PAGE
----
Tuesday, August 19, 2014
A tremendous tolerance for the repetitive
When asked how he did it, he said, "You have to have a tremendous tolerance for the repetitive."
I remember reading that (and this was YEARS ago) thinking, "Hey Don, join the club. We ALL have had to develop that same tremendous tolerance for the repetitive. That's life!"
And, let's be honest, he's probably not working quite as many hours and he just MIGHT be making a little more money than the majority of us.
I like Don and wish him the best with his monotony. And I wish the same for the rest of us...
Me...? Well, I sometimes feel as though the old gray mare just ain't what she used to be. I get tired of the same place, same thing. Not so much my job, but just plain living. Get up, take a shower, go to work. Get off work, go to the market, buy the same 10 things, go home, unload the groceries, do laundry, make dinner...
Sometimes, the monotony is paralyzing.
Am I alone in this?
Don't you ever find yourself in the Target parking lot, list in hand, saying, "Sheesh! I was here two weeks ago buying these same exact things!"?
Do you ever clean the counter in the bathroom and think, "How many times have I cleaned this?!" or "How many more times will I have to...?" ?
There are commitments at work every single day and bills to pay (the same ones come month after month after month...) and the trash has to be taken out and the mail picked up.
What's it all about, Alfie?
When my life changed so drastically in 2005, I was in an immense state of sadness. At one point, midway through the year, I laid on the floor of my tiny apartment with a knife in my hand. With much of that, "what's it all about" swirling in my head, and with only heartbreak (from my viewpoint) all around me, I truly thought about ending it all. When I hear of anyone committing suicide--most recently Robin Williams--I think about this night and, in many ways, I understand why they do it. I have known that hopeless tremendous sadness.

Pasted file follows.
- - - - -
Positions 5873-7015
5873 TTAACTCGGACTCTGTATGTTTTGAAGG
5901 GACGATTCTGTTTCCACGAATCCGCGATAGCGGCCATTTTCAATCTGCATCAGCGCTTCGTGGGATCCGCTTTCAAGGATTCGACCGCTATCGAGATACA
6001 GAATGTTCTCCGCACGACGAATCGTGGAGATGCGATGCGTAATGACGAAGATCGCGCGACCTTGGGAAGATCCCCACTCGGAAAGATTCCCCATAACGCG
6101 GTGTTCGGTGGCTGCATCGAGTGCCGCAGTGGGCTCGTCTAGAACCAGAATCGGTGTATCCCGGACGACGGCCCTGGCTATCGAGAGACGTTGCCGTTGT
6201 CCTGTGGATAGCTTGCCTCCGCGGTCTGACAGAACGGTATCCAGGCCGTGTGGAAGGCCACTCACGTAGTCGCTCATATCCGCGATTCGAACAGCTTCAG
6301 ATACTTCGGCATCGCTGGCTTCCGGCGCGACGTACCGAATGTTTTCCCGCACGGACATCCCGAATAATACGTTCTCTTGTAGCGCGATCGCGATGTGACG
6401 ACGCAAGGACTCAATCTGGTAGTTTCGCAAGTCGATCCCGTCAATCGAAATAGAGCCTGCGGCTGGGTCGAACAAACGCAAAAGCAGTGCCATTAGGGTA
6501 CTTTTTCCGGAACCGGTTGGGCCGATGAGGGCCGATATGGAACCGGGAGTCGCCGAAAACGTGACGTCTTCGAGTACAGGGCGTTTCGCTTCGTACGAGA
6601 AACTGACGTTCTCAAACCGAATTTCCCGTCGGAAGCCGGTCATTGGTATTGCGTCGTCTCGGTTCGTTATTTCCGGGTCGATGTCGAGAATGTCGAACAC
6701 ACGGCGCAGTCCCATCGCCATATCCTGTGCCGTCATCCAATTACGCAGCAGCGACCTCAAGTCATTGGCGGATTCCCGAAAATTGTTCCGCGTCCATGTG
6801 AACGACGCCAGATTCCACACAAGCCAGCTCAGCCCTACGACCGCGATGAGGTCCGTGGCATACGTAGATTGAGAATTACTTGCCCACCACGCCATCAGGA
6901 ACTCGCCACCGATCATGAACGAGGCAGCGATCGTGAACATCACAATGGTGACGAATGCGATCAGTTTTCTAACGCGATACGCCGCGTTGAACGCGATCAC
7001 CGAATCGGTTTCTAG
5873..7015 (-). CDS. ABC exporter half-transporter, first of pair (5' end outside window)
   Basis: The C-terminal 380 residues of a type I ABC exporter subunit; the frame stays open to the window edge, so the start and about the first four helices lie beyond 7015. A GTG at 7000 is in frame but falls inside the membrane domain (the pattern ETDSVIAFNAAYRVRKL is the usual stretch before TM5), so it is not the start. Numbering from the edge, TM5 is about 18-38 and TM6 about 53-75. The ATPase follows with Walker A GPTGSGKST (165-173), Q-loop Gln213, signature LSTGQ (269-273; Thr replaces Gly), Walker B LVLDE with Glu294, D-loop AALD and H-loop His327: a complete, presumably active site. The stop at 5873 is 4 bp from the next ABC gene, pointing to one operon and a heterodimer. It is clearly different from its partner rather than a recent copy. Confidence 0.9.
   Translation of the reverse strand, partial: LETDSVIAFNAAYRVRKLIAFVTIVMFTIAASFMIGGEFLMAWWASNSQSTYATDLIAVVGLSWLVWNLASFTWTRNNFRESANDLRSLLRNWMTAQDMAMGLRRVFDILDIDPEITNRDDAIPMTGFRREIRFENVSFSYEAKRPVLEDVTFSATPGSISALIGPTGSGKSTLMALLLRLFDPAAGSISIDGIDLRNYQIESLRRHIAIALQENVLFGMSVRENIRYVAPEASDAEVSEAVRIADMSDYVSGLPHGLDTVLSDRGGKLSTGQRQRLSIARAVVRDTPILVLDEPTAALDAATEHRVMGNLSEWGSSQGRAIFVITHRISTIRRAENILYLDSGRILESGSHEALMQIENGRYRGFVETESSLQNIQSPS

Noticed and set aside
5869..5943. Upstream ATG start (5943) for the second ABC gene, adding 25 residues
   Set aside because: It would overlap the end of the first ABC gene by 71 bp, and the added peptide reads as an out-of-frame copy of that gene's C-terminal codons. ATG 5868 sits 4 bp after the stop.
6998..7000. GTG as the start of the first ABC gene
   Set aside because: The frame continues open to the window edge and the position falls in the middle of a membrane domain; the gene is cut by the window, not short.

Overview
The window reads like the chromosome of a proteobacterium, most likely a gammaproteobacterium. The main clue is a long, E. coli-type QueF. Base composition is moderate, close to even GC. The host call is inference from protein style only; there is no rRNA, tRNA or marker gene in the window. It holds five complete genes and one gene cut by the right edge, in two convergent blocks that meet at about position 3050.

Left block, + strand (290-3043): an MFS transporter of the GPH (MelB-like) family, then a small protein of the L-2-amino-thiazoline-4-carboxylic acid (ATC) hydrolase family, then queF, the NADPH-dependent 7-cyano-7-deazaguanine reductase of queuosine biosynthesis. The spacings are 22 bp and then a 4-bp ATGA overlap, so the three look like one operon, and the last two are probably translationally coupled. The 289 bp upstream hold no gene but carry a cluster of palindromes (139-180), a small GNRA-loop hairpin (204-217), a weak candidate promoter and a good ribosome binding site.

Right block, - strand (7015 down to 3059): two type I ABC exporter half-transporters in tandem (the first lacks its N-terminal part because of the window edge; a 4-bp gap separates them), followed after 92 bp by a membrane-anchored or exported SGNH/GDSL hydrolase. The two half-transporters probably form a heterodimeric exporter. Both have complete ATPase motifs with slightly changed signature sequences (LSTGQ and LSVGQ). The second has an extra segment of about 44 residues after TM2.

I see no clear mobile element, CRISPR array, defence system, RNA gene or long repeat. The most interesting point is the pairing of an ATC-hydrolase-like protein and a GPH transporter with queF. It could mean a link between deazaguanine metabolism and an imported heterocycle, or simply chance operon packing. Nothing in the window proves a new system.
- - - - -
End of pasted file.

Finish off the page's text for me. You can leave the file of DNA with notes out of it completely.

But I also remember why I got up off the floor: I was so hungry! I remember laying there--crying to the point of the carpet being stained with mascara--and listening to my stomach growl. I took a deep breath, got up, scrubbed the carpet...and made a peanut butter and jelly sandwich.
The need for something to eat--an incredibly repetitive part of each day--saved my life.
It gave me a reason to get up.
And maybe--just maybe--the tremendous repetitiveness of life can be something to be grateful for. A job to report to, an appointment to keep, a load of laundry that needs to be done, a shopping list that needs to be fulfilled...all these things give us a reason--if not the grace!-- to go on.
Don Henley is blessed to have an audience who still wants to hear him sing the songs of his youth. He's actually quite fortunate to have developed the tolerance to play and sing those same songs over and over and over. It gives great joy to those in the audience. And gives him a reason to go on.
I don't know why Robin Williams didn't get to that point.
But I am OH so grateful that I did.
Life post-2005 has been MORE enjoyable than I ever hoped or dreamed it could be. I've bought and created a home. I've seen Paris and Rome and Vienna and been to Africa and New York City! I've been to THIRTEEN baseball stadiums! I've thrown lovely parties, planned reunions, gone on road trips with girl friends, hosted Holiday gatherings for my family, taken Elijah to Disneyland.
I have fallen in love!
And in between...
I have gotten up, taken a shower and gone to work. Gone to the market, vacuumed the house, unloaded the dishwasher, taken out the trash and made myself something to eat.
More than 3,600 times.
Like Mr. Henley, I have developed a tremendous tolerance--and maybe even a fondness at this point--for the repetitive.
And I am grateful.